(FeaturedNews.com) – On Saturday, shelters in a Texas City had a hard time finding enough space to accommodate all the incoming migrants, whom authorities state have begun crossing the U.S.-Mexico border by the thousands.
The surge of arrivals in Brownsville appeared to have caught the city on the southernmost tip of Texas off guard, stretching the available social service resources and their ability to shelter, requiring them to turn people away. Officials have stated that there were more than 15,000 migrants, mostly from Venezuela, who illegally crossed the river close to Brownsville last week.
This is a large increase from the 1,700 migrants that Border Patrol agents had encountered in the first couple of weeks of April.
Gloria Chavez, chief of the U.S. Border Patrol Rio Grande Valley Sector, stated that this is “quite concerning” and that accommodating this surge is going to be a big “logistical challenge.” The reason for this sudden increase is still unclear, but Chavez has claimed that migrants have grown frustrated by needing to use the government’s glitch-plagued app in order to try and seek asylum through a port of entry.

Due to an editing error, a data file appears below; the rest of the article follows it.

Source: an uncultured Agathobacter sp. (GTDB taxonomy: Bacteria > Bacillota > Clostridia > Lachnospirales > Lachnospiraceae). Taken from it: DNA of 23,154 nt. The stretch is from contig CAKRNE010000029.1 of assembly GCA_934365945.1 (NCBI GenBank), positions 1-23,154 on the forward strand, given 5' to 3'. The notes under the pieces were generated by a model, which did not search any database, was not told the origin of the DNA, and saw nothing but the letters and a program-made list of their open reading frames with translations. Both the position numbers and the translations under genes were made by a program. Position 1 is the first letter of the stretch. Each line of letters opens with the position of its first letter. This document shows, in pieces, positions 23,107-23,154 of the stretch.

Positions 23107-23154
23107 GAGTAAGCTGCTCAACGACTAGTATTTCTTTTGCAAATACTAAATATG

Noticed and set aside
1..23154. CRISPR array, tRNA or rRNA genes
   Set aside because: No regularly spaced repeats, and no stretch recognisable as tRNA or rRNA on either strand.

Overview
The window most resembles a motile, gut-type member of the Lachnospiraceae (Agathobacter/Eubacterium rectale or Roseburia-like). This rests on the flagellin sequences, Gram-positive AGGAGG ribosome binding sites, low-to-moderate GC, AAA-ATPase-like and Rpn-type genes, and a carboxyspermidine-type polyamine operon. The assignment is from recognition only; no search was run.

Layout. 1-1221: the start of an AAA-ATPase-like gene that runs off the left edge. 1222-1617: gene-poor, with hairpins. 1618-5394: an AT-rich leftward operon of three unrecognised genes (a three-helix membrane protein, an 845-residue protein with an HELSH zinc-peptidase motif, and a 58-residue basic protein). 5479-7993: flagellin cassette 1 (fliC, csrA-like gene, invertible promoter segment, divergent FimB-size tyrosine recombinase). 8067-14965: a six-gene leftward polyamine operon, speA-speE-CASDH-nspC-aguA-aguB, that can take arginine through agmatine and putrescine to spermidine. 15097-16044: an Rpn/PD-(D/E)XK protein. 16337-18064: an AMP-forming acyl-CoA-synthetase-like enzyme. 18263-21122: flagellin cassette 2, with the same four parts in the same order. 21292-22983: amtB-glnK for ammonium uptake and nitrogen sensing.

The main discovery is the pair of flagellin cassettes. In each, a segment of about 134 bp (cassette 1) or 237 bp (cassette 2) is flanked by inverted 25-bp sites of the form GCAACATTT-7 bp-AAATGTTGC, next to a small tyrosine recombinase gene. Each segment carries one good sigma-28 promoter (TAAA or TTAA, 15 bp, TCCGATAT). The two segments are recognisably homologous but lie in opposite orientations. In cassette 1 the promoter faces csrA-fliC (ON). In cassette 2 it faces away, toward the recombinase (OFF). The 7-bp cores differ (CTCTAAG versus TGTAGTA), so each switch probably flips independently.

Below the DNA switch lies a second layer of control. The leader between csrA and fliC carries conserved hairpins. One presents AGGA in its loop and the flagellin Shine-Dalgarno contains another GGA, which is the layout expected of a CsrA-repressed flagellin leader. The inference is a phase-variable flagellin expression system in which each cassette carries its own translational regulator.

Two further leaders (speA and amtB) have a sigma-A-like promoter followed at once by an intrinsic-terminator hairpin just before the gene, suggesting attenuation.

Some of the migrants who have crossed in the past week have also pointed to other reasons, including the growing threat from the cartels. The surge comes at a time when the Biden administration is planning on letting the pandemic-era asylum restrictions expire. The U.S. authorities have also pointed out that they expect a surge in illegal crossings from Mexico, with numbers rising to 13,000 from approximately 5,200 in March.
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